CHARLESTON, WV (WOWK) – West Virginia Gov. Jim Justice and his staff appeared live in the Channel 13 studio to answer your questions on how the state’s plans on combatting COVID-19, which finally appeared in the state this week.
Justice says this is a time to be concerned, but it’s not a time to panic.
“It’s not a time to panic that I’ve said many times,” he says. “It’s a time, really and truly, to just move forward and try to make the best moves that we can possibly make.”
He says he highly recommends residents practice social distancing and remember those who are are the highest risk.
“It’s a time to step up as West Virginians,” he says.
At this time, the state has tested about 500 people, Dr. Clay Marsh, dean of health sciences at West Virginia University, says, with two confirmed cases.
Justice says they have not had enough testing kits at the beginning, but they are catching up. Marsh said the commercial labs are catching up with the demand.
He says the ruralness of the state may turn out to be our greatest advantage in this battle. The typical distance between residents will assist in not spreading the coronavirus.
Marsh recommends washing hands and not touching their faces to help stop the spread.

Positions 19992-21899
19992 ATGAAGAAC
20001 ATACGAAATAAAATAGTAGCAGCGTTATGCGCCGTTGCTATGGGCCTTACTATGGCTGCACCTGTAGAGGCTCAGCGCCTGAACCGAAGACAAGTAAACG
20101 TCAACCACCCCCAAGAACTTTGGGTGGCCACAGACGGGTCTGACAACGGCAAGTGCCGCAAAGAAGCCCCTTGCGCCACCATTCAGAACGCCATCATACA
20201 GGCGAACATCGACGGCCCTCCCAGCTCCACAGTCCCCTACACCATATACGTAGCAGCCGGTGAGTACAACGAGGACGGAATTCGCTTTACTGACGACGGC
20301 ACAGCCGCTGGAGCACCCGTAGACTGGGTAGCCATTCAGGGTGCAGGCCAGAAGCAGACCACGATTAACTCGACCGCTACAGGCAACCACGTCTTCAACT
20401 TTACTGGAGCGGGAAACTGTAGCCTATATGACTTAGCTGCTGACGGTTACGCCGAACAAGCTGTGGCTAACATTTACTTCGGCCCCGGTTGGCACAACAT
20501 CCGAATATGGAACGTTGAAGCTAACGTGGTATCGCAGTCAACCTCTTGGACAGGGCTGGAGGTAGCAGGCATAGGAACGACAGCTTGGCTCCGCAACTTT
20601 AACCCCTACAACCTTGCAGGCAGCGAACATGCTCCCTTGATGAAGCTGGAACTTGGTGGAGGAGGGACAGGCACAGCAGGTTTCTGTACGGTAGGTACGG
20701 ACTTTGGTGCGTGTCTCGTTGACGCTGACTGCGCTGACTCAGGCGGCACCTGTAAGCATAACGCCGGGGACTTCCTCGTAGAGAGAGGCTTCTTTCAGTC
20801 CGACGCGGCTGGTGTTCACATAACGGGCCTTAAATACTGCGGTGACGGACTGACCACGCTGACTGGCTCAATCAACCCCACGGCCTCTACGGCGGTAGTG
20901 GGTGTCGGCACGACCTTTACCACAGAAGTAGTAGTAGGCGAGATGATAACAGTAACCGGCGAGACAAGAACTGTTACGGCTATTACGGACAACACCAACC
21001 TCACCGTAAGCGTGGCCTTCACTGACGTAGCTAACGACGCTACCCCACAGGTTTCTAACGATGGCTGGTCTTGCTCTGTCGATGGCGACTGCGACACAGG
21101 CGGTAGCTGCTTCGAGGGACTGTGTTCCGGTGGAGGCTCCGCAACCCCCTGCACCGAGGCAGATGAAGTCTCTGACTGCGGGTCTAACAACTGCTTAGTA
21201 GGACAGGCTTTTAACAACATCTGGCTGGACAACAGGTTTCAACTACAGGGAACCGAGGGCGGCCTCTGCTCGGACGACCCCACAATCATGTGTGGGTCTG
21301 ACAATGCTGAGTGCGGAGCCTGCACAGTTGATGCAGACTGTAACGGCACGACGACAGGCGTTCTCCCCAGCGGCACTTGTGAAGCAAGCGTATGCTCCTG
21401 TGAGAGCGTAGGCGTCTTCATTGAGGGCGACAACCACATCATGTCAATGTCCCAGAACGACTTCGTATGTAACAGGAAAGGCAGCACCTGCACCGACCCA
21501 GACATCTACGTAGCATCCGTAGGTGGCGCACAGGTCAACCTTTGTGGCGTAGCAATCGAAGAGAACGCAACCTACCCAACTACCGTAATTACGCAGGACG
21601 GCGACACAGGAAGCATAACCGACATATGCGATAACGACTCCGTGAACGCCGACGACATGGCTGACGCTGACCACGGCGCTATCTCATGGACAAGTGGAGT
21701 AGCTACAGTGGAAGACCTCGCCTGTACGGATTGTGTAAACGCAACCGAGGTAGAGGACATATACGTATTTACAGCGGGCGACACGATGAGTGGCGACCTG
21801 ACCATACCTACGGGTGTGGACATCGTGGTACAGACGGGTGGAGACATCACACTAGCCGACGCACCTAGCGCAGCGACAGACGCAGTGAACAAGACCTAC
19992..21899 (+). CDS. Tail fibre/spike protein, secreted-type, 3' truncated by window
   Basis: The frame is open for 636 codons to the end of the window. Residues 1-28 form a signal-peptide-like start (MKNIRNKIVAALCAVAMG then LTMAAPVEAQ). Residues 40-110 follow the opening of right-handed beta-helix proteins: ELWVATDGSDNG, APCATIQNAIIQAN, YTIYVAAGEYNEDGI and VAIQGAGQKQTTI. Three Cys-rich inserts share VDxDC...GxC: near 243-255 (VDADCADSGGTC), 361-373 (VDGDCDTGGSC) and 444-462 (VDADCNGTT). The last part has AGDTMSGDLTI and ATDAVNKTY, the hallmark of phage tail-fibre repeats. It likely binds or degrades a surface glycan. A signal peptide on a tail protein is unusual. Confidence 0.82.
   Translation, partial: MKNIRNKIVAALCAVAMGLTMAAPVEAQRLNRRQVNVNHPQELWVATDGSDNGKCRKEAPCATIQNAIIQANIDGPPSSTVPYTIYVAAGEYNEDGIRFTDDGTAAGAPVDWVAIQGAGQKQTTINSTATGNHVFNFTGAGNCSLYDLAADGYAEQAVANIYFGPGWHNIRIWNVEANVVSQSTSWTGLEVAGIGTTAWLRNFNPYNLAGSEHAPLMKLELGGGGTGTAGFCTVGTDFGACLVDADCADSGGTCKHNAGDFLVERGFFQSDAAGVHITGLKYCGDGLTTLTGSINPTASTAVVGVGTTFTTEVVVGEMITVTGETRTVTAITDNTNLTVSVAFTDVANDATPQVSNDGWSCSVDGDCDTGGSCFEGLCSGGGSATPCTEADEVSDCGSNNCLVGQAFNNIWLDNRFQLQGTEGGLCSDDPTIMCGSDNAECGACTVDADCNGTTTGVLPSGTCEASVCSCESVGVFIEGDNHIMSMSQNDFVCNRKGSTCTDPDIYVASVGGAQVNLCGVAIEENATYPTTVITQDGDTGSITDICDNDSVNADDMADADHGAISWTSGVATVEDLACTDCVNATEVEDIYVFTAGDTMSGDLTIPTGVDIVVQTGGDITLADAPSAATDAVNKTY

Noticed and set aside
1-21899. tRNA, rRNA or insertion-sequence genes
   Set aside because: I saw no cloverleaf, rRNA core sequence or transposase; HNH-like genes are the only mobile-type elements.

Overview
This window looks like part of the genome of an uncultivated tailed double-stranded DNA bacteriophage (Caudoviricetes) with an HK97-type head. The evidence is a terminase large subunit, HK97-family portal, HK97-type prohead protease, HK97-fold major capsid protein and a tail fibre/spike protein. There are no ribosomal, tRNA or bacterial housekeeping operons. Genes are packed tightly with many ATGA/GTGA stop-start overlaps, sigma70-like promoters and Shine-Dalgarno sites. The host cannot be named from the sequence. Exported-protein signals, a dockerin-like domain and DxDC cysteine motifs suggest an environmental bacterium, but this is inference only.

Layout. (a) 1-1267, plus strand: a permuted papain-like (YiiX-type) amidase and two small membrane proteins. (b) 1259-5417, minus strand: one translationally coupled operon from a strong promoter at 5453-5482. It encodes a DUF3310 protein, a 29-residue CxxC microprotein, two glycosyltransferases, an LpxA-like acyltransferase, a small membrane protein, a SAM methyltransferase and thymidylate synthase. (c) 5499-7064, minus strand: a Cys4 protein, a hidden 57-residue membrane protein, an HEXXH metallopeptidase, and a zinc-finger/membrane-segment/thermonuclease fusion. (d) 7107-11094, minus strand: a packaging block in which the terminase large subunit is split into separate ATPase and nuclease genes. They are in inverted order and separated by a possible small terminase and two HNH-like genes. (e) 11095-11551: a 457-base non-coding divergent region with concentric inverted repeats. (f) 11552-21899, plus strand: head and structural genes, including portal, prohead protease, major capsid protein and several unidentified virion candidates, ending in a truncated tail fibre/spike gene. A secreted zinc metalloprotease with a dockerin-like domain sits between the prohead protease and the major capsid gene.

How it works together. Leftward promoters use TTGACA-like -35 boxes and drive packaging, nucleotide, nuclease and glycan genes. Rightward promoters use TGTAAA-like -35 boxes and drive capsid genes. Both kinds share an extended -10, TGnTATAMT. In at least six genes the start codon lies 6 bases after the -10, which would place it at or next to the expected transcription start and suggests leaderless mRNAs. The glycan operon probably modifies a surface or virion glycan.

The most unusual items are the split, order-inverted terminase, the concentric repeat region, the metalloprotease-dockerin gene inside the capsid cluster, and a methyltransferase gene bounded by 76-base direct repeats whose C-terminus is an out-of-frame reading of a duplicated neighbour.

In response to a question about travel restrictions throughout the state, Justice says not traveling across state borders will help curb the spread of the virus.
In addition, the more people can work at home, the better.
Marsh says they will also continue to help medical professionals throughout the state obtain the assistance they need during this time.
Justice says he “hopes and prays” West Virginia doesn’t get to a place where he has to implement a shelter in place order. He says he hopes enough orders have been put in place quickly enough to not have to do that.
He says everything that has been put into place has been to keep the flood of patients from overrunning the hospitals.
West Virginia Health Officer Dr. Catherine Slemp says they’re working closely with the schools to determine when they can be put into session.
Department of Health and Human Resources Bill Crouch says in-person classes have been stopped to help curb the spread of COVID-19.
At this time, the West Virginia primary will go on as planned on May 12. Justice says, honestly, this is the last thing on his mind and he chooses to focus on stop the spreading of the virus.
Residents can get an absentee ballot with certain conditions and March says requesting an absentee ballot based on medical concerns may help with social distancing.
Sen. Shelly Moore Capito (R-West Virginia) says Congress continues to work on providing grants and loans for small businesses to help the economy and help residents as they are off work and are able to go back to work.
Justice says this is the time for West Virginia shine.
“We can take care of one another and we can make West Virginia look like a beacon that is unbelievable,” he says.